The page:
13 May 2011

Multi-Seed Rustic Bread

A bread today, with recipe. I've got approximate volume measurements so you can even follow along at home! I don't have anything witty or interesting to say about this loaf. It was delicious. You should make it. It is a bastardization, plus some interpretation, of two recipes from my go-to bread book. I took the dough from the 50% whole wheat rustic bread (the mini baguettes I make frequently) and modified it slightly, and used the recipe for the many-seeded loaf as a guide for how much seed to add. But I ignored the buttermilk/lots of oil/butter/etc from that recipe to get a much drier loaf with a very crunchy crust.
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Multi-Seed Rustic Bread
Makes one small loaf
140g (1 cup + 2 tbsp or so) bread flour
140g (1 cup + 2 tbsp or so) whole wheat bread flour
5g (~3/4+ tsp) table salt
2g (~1/2+ tsp) active dry instant yeast
10g (~3/4 tbsp) honey
10g (~3/4 tbsp) olive oil
225g (1 cup) lukewarm water
14g (3 tbsp) sliced almonds
14g (3 tbsp) sunflower seeds, lightly toasted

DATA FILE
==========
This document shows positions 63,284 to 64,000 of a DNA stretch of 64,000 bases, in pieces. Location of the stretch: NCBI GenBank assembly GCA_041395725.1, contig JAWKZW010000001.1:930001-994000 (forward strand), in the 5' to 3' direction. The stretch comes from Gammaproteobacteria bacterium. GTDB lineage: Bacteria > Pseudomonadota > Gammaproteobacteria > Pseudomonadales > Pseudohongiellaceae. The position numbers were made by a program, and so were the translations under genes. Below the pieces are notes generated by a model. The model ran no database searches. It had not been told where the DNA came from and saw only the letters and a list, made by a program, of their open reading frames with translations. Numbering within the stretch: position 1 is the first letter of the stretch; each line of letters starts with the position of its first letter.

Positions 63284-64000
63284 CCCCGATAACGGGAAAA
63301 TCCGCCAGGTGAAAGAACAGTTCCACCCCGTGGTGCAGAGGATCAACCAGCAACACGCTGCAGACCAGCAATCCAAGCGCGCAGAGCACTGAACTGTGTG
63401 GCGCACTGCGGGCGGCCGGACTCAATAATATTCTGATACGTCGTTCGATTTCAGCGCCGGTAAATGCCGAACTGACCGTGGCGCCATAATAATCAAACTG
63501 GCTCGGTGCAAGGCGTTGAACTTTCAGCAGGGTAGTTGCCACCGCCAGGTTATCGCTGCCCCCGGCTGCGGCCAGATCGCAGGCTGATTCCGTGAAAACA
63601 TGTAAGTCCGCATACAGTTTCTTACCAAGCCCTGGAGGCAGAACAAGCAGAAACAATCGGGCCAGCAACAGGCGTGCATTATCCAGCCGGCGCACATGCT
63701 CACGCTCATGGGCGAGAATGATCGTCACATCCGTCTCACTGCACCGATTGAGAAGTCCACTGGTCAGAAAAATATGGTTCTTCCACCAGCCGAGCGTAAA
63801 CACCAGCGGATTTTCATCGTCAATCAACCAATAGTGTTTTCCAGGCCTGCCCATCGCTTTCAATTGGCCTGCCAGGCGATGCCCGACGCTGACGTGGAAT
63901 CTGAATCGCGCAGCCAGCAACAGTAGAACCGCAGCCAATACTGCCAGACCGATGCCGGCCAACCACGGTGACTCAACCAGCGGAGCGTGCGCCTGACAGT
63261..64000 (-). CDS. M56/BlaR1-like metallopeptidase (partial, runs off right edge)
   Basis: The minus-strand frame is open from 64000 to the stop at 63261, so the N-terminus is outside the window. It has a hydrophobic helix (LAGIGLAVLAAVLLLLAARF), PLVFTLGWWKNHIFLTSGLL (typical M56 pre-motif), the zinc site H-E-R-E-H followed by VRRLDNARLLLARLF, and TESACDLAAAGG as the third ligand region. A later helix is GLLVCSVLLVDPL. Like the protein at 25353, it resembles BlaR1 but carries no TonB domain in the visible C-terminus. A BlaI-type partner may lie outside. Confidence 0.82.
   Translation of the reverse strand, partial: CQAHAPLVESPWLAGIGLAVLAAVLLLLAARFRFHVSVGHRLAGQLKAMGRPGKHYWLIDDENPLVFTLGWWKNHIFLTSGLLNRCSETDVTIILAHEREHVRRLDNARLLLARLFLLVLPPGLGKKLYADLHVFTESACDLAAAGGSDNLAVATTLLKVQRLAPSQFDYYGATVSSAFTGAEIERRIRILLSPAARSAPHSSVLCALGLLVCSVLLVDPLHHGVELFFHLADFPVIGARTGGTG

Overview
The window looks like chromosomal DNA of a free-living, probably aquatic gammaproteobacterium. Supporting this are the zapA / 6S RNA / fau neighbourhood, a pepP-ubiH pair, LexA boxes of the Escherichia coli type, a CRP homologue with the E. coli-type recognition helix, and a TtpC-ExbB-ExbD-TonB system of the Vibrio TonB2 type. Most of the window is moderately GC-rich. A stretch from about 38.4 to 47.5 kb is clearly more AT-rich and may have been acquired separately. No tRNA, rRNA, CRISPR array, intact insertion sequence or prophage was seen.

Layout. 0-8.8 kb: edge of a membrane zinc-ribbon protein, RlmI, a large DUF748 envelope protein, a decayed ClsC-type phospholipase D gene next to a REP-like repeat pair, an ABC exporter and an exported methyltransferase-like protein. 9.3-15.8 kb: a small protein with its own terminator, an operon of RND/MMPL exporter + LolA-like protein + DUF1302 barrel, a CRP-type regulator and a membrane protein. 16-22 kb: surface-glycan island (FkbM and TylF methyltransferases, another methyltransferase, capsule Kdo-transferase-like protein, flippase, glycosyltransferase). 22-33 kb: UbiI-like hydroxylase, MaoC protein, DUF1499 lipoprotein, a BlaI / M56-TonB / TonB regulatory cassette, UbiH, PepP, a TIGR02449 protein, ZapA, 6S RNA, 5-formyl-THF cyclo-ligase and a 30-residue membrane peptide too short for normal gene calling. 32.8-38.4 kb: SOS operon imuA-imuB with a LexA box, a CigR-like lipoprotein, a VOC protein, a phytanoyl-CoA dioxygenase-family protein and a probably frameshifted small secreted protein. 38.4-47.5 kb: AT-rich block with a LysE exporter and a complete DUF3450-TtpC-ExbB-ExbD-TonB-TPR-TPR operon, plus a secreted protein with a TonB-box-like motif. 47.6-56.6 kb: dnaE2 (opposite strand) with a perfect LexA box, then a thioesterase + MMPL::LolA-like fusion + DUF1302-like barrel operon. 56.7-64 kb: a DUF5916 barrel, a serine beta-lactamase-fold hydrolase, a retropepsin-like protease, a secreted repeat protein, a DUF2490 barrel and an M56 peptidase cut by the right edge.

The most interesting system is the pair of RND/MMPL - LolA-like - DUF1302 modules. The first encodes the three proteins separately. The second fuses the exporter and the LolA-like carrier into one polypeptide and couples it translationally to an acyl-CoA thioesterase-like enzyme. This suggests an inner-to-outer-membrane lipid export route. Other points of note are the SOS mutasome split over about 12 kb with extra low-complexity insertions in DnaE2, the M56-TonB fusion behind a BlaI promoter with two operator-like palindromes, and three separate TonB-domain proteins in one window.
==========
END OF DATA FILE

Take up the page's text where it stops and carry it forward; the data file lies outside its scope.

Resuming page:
14g (3 tbsp) pumpkin seeds, lightly toasted
sesame and poppy seeds for garnish

At least the night before you want to bake the bread, and preferably two nights before (to allow the seeds ample time to soak up moisture and soften), combine all the dry ingredients in a bowl and mix together. Add the water, then honey and olive oil, and mix with a wooden spoon for a minute or two. The dough will be very liquidy - it won't form a ball, and it will stick to the spoon. It shouldn't, however, be runny - dragging a spoon across it should leave a trail that stays in place.

Cover it and let rest for 5 minutes. Stir again for a minute or two, then let rest for 5 more minutes. Stretch-and-fold the dough 4 times, with 10 minutes between each iteration. The first time it will be a sticky mess that will tear in half if you let it; each time it should get much firmer until it feels smooth and resists the stretch. If it isn't solidifying, add a bit more flour. After the stretch-and-folds, place it in a clean, lightly oiled bowl, seal it, and put in the fridge.

The day of baking remove the bread from the fridge about 1.5-2 hours before you plan on baking it. Shape it however you wish, lightly brush it with water, and cover it in sesame and poppy seeds. Cover with plastic wrap and let proof. Allow your oven time to preheat to 500 degrees, then place the bread in and reduce heat to 450 degrees. Cook for 15 minutes, then rotate the bread to ensure even cooking. Cook for another 20 minutes or so, until the bread is brown, it sounds hollow when thumped, etc etc. If you are being super-scientific, wait for the internal temperature to read 195-200 degrees. Let cool for 30 minutes or longer.

1 comment:

  1. made this this morning! super good, although it took 1.5 cups of water to get the consistency right, and I should have let it rise a bit longer after kneading after fridge time. Yums though!